JEDDAH: Fight Week for Rage on the Red Sea got underway in Jeddah on Monday night with headliners Anthony Joshua and Oleksandr Usyk making their first public appearances just days before their rematch at the King Abdullah Sports City Arena on Saturday, Aug. 20.
The British and Ukrainian fighters, as well as the organizers and promoters, gave their thoughts on the event to local and international media at the Shangri-La Hotel, with Saudi dignitaries present to cut the ribbon on what promises to be a seismic week for boxing in the Kingdom.
Rage on the Red Sea, with an undercard that also features Saudi-Egyptian boxer Ziyad Al-Maayouf and the first ever female professional fight in the Kingdom, is expected to be one of the biggest boxing events in many years.
Joshua, speaking to Arab News, said he is in a relaxed mood and very well prepared ahead of the most important fight of his career, as he looks to become world heavyweight champion for a third time.
“I don’t feel any pressure going into this unification fight. The preparations for the fight have been tough and challenging, but my confidence levels are very good and I believe we’re in a good place heading into Saturday night and (to make) history in the heavyweight championship,” he said.
“I have worked hard, sparred more and focused more on my fortitude,” he said. “Fans around the world should absolutely get ready for the extraordinary treat this weekend. For me, this is to become a three-time heavyweight champion of the world. It’s number one against number two; the unified titles, the Ring Magazine belt, it doesn’t get any bigger than this in our sport.”
Usyk is happy to fight in Saudi Arabia, and the reigning champion insisted he cannot allow the troubles in his home country to distract him from his title defense.
“Certainly my friends and people close to me are suffering, and many of the people have died in this war but I don’t let any of that get to me,” he said. “I have been training for months and it has gone extremely well. I am ready to take whatever comes my way in the main event. For a fighter, I believe mindset is exceptionally important ahead of Rage on the Red Sea and I have the mindset needed to win this fight again.”
Usyk carried a gift from his daughter as a good luck charm throughout the media session and called on his fans to watch him win on Saturday.
Frank Smith, CEO of Matchroom Boxing, said the fight will be one of the sport’s biggest nights.
“It’s been a long time coming for the Anthony Joshua vs Oleksandr Usyk rematch. Joshua will be coming in looking to knock Usyk out of the ring and get his belt back,” he added. “He has been in Riyadh three years ago and to be back here hopefully is his good luck charm to win again.”
Alex Krassyuk of K2 Promotions said that the bout will rank among the biggest, most historic fights in history.
“This rematch is not any regular match,” he told Arab News. “This is something that will be happening as a result of the first fight, in which Usyk defeated Joshua after being the underdog, and gained three belts out of four. Although he is the reigning unified champion of the world in the heavyweight division, now he has to defend his crown.”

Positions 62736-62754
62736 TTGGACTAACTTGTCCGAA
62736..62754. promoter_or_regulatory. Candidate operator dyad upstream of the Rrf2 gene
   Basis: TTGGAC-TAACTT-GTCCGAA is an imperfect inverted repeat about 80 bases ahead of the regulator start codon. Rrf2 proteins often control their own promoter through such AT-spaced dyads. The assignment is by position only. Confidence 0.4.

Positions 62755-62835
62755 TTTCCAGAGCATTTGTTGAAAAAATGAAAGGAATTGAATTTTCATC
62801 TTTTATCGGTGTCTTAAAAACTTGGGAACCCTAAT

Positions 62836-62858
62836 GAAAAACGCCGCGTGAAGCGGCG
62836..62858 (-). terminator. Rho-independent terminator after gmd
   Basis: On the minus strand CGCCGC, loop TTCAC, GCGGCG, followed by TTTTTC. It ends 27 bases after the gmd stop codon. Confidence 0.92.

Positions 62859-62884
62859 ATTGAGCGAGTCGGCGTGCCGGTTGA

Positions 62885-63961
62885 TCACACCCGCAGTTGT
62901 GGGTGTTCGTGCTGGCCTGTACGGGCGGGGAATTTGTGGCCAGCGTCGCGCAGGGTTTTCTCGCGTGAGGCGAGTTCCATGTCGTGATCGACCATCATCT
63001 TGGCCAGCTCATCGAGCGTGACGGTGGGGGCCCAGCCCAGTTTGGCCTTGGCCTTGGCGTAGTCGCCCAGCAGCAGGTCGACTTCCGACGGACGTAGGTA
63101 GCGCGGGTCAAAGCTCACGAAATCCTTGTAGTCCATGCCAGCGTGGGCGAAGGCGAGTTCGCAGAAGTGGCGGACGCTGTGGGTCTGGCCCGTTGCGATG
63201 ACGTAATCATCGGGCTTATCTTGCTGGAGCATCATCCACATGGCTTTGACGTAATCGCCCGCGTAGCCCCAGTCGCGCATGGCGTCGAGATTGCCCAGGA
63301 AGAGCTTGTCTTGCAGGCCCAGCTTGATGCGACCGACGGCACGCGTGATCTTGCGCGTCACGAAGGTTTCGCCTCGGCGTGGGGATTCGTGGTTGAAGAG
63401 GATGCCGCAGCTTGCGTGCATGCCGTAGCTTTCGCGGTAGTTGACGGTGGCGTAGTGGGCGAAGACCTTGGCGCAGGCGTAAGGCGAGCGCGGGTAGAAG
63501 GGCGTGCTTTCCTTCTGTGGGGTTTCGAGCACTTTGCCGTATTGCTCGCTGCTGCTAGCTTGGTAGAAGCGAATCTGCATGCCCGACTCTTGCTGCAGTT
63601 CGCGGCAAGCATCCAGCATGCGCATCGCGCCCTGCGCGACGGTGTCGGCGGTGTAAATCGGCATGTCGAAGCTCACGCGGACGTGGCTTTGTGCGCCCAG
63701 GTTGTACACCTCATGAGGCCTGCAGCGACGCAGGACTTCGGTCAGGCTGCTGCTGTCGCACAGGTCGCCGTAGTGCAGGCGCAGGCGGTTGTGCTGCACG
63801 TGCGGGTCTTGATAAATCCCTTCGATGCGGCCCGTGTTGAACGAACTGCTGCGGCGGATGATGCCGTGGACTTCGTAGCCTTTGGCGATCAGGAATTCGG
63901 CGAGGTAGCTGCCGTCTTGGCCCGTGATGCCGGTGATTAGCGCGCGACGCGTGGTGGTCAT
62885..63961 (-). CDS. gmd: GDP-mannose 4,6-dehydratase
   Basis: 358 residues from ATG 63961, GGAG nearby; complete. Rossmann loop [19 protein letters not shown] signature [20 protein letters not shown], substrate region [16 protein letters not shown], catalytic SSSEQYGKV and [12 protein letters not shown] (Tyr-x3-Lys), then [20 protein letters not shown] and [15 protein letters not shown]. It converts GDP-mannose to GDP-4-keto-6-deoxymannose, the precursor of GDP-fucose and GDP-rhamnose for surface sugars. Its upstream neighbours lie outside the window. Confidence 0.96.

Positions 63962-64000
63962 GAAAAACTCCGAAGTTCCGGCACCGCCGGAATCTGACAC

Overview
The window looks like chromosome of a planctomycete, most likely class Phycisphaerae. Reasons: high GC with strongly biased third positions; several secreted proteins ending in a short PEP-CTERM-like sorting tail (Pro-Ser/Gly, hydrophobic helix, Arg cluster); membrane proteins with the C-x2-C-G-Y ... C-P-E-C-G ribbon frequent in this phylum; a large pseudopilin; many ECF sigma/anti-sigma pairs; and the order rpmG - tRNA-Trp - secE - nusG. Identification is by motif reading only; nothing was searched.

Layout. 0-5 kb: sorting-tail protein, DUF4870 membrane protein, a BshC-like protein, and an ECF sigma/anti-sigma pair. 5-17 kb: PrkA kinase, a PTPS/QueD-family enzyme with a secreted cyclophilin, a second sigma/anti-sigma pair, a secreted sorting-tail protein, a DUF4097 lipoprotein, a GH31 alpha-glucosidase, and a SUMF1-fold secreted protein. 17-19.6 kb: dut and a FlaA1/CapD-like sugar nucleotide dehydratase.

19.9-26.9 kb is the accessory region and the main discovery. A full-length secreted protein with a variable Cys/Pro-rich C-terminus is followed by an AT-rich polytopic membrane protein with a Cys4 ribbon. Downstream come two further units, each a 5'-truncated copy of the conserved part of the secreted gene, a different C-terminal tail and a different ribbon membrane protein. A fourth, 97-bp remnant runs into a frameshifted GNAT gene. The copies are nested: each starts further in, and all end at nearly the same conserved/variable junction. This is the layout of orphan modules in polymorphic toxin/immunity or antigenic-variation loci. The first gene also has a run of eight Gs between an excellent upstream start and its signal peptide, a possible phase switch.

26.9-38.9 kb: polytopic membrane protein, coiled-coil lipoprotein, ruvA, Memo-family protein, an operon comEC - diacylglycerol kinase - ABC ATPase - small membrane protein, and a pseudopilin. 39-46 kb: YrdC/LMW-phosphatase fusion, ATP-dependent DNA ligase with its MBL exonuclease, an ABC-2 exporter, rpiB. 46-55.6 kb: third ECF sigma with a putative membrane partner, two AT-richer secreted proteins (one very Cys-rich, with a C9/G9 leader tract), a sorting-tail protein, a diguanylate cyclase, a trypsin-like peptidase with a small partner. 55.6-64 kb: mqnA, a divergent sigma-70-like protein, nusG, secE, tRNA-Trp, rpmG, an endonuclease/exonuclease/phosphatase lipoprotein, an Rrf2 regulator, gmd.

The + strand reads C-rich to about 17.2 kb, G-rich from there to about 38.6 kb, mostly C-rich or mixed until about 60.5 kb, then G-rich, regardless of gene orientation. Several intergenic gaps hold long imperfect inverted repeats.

“It’s always a very complicated assignment for every fighter to defend rather than to achieve or obtain. Usyk is very professional and knows how to work, how to deal with his job, and how to get the preparations done properly. He stayed in the training camp for more than three months. Usyk is a real professional and he knows how to stay away from bad things that can influence his approach and just focus on what will happen inside the ring.”
Commenting on any strategies that the British fighter can use against Usyk, Krassyuk said: “Joshua has a lot to lose with this since it’s his second chance. This is do or die for him. He will come with everything that he has behind him and put all the effort to gain victory.
“He will be strong and brutal, and as fast as possible to deal with Usyk within the first six or seven rounds. Usyk has to be prepared to go through hell in the first part of the fight. He needs to stick to the game plan, listen to those in his corner, and remain disciplined. Nevertheless, he is prepared and has been working hard for it since the age of 15.”
Meanwhile Al-Maayouf, who will take on Mexico’s Jose Alatorre on Saturday, believes the main event is too close to call.
“I think it’s a 50-50,” he said. “If Joshua comes into a fight trying to change too much it will be a harder night for him. Maybe if he focuses on one small thing and works on that strength, he will get to win the title back. Whereas Usyk has a strong mentality going into this fight because of everything happening in Ukraine, and he is here fighting for a lot of very important people back in his home country.”
On being the first professional fighter to represent Saudi Arabia, Al-Maayouf said that “it’s an honor and privilege to be present here and get to do what I do best in front of my home crowd. I want to be the symbol for this sport not only in Saudi Arabia but in the Arab world. I want to empower the 2030 vision and bring more and more people to see how good Saudi Arabia is at this event.”
Fight Week continues with more media interactions and a public workout for all the fighters at the Saudi Airlines Club on Tuesday, Aug. 16, before the entire card returns to the Shangri-La Hotel on Wednesday, Aug. 17, for the full pre-fight press conference.
The public weigh-ins will then take place on Friday, Aug. 19, at the King Abdullah Sports City before the fighters return to the stadium on Saturday, Aug. 20, for fight night.